How To Stay Dry Whatever The Weather #1: Waterproofs


It’s time for your trusty old waterproof jacket to retire and be replaced by a younger model. You have to buy a new one, but where do you start? There are so many options in the shops and online, so how do you know how one compares with another? Here are some things to consider when choosing a new jacket or a new pair of trousers, and some tips for making them last.

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What to look for when buying waterproofs

What’s waterproof breathable?

Whatever you choose, and wherever you have to compromise, your garment must be waterproof AND breathable. Waterproof breathable garments have pores that are too small for water to get in from the outside, but just big enough to let out water vapour from your sweat.

What's a membrane?

It’s the waterproof breathable layer. Your garment might look like it is made from one layer of fabric, but it is actually two or three layers bonded together.

What’s DWR?

Durable Water Repellent is a polymer that’s applied to the outside of the fabric to help it shed water. In some garments, it is incorporated into the weave of the fabric, and in others it is added as an invisible layer. In the latter case, it can become damaged due to outside factors like dirt and oil, UV radiation, and washing. When that happens, rain soaks into the fabric instead of beading up and rolling off, and the fabric becomes saturated. This blocks some or all of the water vapour from sweat, and it can’t escape, so you feel wet, and you might think that your garment is no longer waterproof.

What are taped seams?

Garment seams are often sealed with waterproof tape that binds with the fabric to make sure no water can get through the tiny needle holes left by the sewing process.

Where can I find more info?

You won't be surprised to hear there is endless info on the internet, but this article on is a good place to start:
The 13 Best Hiking Jackets of 2018

Wacky Weather Factoid #1
In dry, hot places, rain sometimes evaporates before it hits the ground. Environmentalist Edward Abbey describes "phantom rain" this way: "You see curtains of rain dangling in the sky while the living things wither below for want of water. Torture by tantalizing, hope without fulfillment. Then the clouds dissipate into nothingness."
From Reader’s Digest website
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What should you look for in a jacket?

A fully adjustable hood is essential so you can wear it over a helmet but it will also fit to your head. Check that you can turn your head and still see out with the hood done up. If possible, put a rucksack on and check that the hood doesn’t get pulled by the straps.

Check that the front of the jacket zips up high enough to protect your lower face from the weather.

Make sure the sleeves are the right length for your arms, and have effective simple closures.

Look for simple pockets above waist height so they are accessible above your rucksack waist belt or harness.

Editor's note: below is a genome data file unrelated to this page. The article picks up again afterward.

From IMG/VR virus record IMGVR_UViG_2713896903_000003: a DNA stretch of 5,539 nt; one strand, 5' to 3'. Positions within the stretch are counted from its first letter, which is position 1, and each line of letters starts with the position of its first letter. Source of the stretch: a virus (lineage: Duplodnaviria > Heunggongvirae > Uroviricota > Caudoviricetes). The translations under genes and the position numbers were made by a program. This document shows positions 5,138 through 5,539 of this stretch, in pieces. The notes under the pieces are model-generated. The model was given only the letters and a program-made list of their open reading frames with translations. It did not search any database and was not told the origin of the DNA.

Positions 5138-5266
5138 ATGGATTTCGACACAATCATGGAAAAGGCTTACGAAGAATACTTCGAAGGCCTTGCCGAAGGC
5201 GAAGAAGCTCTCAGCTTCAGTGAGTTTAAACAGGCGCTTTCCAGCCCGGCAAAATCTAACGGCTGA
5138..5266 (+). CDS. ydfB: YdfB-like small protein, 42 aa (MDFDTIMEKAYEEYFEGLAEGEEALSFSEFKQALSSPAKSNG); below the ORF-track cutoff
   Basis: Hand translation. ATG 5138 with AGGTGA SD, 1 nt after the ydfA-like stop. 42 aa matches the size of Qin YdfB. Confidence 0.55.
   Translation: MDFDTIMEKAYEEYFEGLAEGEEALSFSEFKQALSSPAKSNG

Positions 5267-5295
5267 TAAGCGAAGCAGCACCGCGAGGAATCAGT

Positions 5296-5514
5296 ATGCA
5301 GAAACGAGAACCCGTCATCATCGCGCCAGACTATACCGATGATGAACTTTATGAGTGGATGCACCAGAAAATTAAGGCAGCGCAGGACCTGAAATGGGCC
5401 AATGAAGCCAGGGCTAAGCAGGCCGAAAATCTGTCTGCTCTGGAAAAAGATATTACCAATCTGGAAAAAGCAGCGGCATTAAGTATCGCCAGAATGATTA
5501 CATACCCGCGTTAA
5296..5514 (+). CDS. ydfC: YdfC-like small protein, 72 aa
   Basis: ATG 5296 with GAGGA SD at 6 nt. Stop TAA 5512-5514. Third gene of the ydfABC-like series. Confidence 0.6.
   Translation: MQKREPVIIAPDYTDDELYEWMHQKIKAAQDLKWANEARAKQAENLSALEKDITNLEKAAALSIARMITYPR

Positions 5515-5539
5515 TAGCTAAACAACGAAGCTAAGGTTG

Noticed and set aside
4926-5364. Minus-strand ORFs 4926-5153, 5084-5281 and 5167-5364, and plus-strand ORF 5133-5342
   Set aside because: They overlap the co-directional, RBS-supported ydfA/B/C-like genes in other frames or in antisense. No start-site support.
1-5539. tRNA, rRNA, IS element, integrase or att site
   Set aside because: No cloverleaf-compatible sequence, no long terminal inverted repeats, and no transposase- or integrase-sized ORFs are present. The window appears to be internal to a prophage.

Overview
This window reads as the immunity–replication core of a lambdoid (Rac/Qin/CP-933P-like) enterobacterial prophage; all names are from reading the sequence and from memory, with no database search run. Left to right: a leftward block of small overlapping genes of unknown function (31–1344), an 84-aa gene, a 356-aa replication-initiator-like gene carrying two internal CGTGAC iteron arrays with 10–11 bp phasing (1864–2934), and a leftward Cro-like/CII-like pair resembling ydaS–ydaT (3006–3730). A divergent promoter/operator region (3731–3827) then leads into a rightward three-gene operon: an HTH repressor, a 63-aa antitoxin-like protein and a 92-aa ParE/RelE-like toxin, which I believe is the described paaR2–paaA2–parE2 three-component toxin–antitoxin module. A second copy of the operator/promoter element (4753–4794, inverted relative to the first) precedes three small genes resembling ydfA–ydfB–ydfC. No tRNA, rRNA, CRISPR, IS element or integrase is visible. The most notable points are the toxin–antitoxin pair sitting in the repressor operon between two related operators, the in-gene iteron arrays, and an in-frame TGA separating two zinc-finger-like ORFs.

A jacket that is longer at the back than front will keep your backside warm.

What should you look for in a pair of waterproof trousers?

A simple lightweight pair will do for most things. Wear with soft-shell trousers underneath and you will keep out the worst of the weather

Gore-tex is the best fabric.

Make sure you can get them on and off over your boots – long zips work best.

A belt system of some kind works better than elastic if you don’t have any curves.

Avoid too much flapping fabric around the ankles, and avoid elastic around the bottom – the trousers bunch up and get caught on crampons.

If winter climbing, reinforced areas around the inside of the lower legs are good.

Wacky Weather Factoid #2
You know that delicious earthy smell that comes after rain? It’s called petrichor, and it’s comes from a combination of oils secreted by plants during dry weather and chemicals released by soil-dwelling bacteria. Raindrops landing on dusty or clay soils trap tiny air bubbles on the surface, which are then released to burst out of the raindrop, throwing aerosols of scent into the air.
From the Met Office website
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How to care for your waterproofs and prolong their life

Your waterproofs will serve you well if you take care of them and know how to keep them working properly.

Keep them clean and dry

Dry them out thoroughly every time they get wet – mold is a big problem for waterproofs. When they are dirty give them a wash with specially designed products like Nikwax Tech Wash. Refresh the DWR after washing and if water is no longer beading, with Nikwax TX.Direct. Put them in the dryer or iron afterwards to help bake the DWR onto the fabric.

Avoid UV

Don’t leave them out in the sun for an extended period of time – UV radiation causes degradation of the fabric

Avoid abrasions

Try to avoid rubbing up against rough or sharp surfaces (easier said than done if you're scrambling in the rain...).

Mend holes

Patch any holes as soon as you can with waterproof repair tape, but avoid using duct tape for emergency repairs as it will leave a residue that’s hard to get off.

Look after your zips

If you’re re-proofing regularly and taking care of the fabric, the zip could be the first part of your garment to let you down. Keep your zips well lubed with a zip care product.

Anything we've missed?

Do you have a top tip for buying or caring for waterproofs? Share your wisdom by leaving a comment - we'd love to hear from you!